Monday, March 22, 2010

House Rules by Jodi Picoult

Jacob Hunt is a teenage boy with Asperger's syndrome. He's hopeless at reading social cues or expressing himself well to others, and like many kids with AS, Jacob has a special focus on one subject — in his case, forensic analysis. He's always showing up at crime scenes, thanks to the police scanner he keeps in his room, and telling the cops what they need to do...and he's usually right. But then his town is rocked by a terrible murder and, for a change, the police come to Jacob with questions. All of the hallmark behaviors of Asperger's — not looking someone in the eye, stimulatory tics and twitches, flat affect — can look a lot like guilt to law enforcement personnel. Suddenly, Jacob and his family, who only want to fit in, feel the spotlight shining directly on them and over this small family the soul-searing question looms: Did Jacobcommit murder? (synopsis from book cover)

House Rules is the kind of book I usually avoid: overflowing with emotion and real-life drama.  Add the continual hopping between five different narrators, and I was guaranteed not to like this book.  Wrong!  I'm straining the thesaurus to find words to describe it:  amazing, awesome, ashtonishing, moving, wonderful, shocking, overwhelming...

Chapters alternate between Emma Hunt, her two sons - Jacob and Theo, the police detective trying to solve a murder, and Jacob's defense attorney.  Seeing the story from fluctuating viewpoints allows the reader to get inside the events, to experience them more realisitcally than would be possible if everything was interpretted by one character.

The most fascinating character, of course, is Jacob, an 18-year-old with high-functioning Asperger's.  Autism makes him very literal - he doesn't use or understand sarcasm, idioms or body language.  Since these are all things we decipher without thought, it adds a new dimension to witness events through his eyes.

Getting inside Theo's and Emma's heads is also fascinating - the "horse's mouth" viewpoint (if I may mangle a cliche) of life with an autistic family member.  The sacrifices, the daily drama, the constant stress and fear seen first-person are much more effective than 3rd person description.

Rich (the detective) and Oliver (the attorney) add the outlook that most readers are familiar with - an outsider's view of a condition they don't understand and their attempts to mold Jacob's behavior into a more familiar pattern.

Perhaps this book has taught me a lesson about judging a book by it's genre.   It undeniably taught me a lesson about juding people by my own standards.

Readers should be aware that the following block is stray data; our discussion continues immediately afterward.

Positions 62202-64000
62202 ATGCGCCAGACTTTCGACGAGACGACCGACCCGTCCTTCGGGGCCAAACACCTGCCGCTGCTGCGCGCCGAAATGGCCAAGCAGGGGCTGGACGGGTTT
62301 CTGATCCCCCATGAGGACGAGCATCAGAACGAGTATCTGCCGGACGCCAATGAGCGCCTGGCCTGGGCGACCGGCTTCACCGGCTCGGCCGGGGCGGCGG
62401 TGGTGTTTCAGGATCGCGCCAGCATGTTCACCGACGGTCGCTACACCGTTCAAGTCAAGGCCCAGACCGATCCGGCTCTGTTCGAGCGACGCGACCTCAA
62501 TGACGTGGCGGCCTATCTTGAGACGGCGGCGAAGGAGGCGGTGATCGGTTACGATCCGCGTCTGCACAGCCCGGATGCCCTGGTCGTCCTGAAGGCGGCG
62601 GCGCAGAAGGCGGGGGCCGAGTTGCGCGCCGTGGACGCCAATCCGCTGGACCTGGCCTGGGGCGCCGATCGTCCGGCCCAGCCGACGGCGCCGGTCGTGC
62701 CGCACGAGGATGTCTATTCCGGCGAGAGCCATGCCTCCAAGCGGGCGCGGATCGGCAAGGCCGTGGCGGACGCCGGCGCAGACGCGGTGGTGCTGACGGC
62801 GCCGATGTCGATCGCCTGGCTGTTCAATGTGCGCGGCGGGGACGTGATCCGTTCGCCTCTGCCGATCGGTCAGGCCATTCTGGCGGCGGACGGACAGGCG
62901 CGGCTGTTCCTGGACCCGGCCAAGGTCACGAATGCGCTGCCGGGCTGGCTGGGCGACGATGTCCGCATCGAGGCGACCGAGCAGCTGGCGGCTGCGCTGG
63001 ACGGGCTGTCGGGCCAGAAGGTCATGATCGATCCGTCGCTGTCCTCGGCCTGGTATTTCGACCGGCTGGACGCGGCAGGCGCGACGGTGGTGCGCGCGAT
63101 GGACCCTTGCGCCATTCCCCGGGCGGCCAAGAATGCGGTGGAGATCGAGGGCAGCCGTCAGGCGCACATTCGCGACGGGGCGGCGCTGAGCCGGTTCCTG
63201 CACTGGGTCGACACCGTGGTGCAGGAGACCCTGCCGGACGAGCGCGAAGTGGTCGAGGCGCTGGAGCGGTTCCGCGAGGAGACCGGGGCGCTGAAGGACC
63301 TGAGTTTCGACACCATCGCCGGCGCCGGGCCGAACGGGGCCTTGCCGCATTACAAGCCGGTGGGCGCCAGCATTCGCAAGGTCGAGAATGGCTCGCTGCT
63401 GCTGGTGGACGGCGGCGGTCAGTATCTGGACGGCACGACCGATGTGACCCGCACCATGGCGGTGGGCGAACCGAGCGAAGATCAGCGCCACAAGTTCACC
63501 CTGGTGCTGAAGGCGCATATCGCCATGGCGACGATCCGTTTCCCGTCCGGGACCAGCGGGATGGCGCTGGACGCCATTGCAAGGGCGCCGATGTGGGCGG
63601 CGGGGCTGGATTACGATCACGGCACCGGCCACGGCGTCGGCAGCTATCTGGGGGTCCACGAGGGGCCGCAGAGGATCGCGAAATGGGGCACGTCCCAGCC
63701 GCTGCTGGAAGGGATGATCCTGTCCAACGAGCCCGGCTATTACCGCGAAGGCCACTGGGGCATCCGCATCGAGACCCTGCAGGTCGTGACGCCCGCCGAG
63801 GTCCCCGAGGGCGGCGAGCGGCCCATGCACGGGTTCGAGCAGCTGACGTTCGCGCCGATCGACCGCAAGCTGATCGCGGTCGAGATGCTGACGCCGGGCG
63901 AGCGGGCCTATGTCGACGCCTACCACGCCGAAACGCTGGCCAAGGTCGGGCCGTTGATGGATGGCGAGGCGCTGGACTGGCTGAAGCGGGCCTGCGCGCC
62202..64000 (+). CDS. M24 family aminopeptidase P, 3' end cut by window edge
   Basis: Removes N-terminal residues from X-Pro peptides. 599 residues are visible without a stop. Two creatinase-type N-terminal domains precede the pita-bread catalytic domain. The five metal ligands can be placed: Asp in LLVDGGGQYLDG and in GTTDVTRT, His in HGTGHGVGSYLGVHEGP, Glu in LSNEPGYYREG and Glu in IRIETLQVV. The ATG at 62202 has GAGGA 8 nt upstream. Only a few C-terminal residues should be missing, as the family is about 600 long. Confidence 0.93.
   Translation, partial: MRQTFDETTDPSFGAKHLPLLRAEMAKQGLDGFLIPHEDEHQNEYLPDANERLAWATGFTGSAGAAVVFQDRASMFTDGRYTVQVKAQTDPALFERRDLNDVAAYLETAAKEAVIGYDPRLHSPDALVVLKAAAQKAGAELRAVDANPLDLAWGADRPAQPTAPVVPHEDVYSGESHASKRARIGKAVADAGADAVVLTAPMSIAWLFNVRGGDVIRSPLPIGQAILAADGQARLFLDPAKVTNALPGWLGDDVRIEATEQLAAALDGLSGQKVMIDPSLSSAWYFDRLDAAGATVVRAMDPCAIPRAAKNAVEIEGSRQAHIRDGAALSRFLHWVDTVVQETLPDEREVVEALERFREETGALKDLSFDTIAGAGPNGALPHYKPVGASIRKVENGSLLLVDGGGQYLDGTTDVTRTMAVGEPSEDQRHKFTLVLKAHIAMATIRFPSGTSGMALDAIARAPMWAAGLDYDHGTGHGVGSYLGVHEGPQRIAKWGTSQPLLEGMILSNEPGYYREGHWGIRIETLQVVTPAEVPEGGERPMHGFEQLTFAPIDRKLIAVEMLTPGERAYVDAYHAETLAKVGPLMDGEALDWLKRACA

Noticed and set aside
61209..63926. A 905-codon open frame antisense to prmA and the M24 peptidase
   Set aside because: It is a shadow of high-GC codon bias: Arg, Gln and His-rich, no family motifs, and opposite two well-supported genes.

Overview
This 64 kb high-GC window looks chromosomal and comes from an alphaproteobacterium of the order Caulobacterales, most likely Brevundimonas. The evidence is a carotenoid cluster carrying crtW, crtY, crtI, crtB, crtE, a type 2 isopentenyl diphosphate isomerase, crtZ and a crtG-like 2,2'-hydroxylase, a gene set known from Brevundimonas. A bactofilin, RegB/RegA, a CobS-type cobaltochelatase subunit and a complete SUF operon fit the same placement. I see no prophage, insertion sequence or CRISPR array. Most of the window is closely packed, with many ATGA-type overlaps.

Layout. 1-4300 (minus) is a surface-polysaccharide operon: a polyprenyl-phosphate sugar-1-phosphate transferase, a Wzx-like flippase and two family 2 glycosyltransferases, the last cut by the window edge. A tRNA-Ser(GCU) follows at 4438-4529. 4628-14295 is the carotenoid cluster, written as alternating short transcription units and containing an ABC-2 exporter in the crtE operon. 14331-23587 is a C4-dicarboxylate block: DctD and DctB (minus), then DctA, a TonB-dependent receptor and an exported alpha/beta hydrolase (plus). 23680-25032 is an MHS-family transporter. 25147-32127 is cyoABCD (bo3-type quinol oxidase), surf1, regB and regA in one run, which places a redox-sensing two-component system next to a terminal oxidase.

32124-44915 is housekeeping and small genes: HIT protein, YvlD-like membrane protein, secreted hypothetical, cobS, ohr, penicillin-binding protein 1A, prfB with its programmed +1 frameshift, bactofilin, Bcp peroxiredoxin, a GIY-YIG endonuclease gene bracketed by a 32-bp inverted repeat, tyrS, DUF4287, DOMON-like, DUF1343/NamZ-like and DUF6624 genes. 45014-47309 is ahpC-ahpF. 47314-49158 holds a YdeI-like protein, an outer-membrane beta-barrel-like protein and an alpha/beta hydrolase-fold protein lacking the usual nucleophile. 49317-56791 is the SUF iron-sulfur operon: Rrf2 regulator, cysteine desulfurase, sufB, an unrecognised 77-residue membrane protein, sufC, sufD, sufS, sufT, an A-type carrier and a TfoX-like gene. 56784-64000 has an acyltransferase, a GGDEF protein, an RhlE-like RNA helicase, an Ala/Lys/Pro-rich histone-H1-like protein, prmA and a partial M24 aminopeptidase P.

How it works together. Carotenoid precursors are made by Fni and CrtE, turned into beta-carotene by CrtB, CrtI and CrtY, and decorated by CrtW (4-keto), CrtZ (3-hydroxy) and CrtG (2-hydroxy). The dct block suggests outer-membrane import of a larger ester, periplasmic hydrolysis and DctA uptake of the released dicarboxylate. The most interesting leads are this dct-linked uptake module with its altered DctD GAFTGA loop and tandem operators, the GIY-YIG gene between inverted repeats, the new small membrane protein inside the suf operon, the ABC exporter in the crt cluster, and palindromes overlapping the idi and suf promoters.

This book is my entry in the Take-Another-Chance Challenge - Challenge 5: Title Word Count. 


  1. I am loving this book (in progress). I am alternating between the library print version (due tomorrow...LOL and the audio version library copy dues in about 10 days.

    thanks 4 no spoilers and glad u liked it!

  2. I utterly agree with your reasons for why multiple character perspectives enhance a reading experience, rather than making it cluttered and confusing. I'm big into character development - and the more we know of and through a character, the more interesting the plot can be. Jumping around does make a lot of readers dizzy - but given a chance, the technique flows nicely and isn't even noticeable. I haven't read this book - only My Sister's Keeper. It seems she follows the same method of writing in every book. As long as she does it well each time, I see nothing wrong with that.

  3. I may have to check this out, too. Although, I have a stack of non-fiction books about as high as I am that I need to read. I really detest non-fiction books. :( What's a girl to do when her hubby keeps buying them for her? Although, I am not really sure what his motives are, yet. Anyway... About a month ago we watched a movie about a man with AS called Adam, I also found it eye opening.

  4. Dave & Tami..I owe you and Jodi Picoult a big thanks. When I saw the book review, it brought me to your Challenge. I am also an avid reader. I haven't read House Rules, but intend to. Picoult is a favorite of mine. She consistently writes stories with characters who intrigue me, captivate me, challenge the beliefs I have about myself, human nature and the world in general. Her stories are fresh and non-predictable. I would highly recommend Thirteen Minutes, and The Pact as well. I look forward to reading many more of hers as well as finding many more authors I enjoy through the Take another Chance Challenge .
    Thank You. Happy Reading. :)

  5. I've heard nothing but raves about this book so far. I have enjoyed previous Picoult books but have kind of slacked off on reading her but this one seems to be one of her better ones.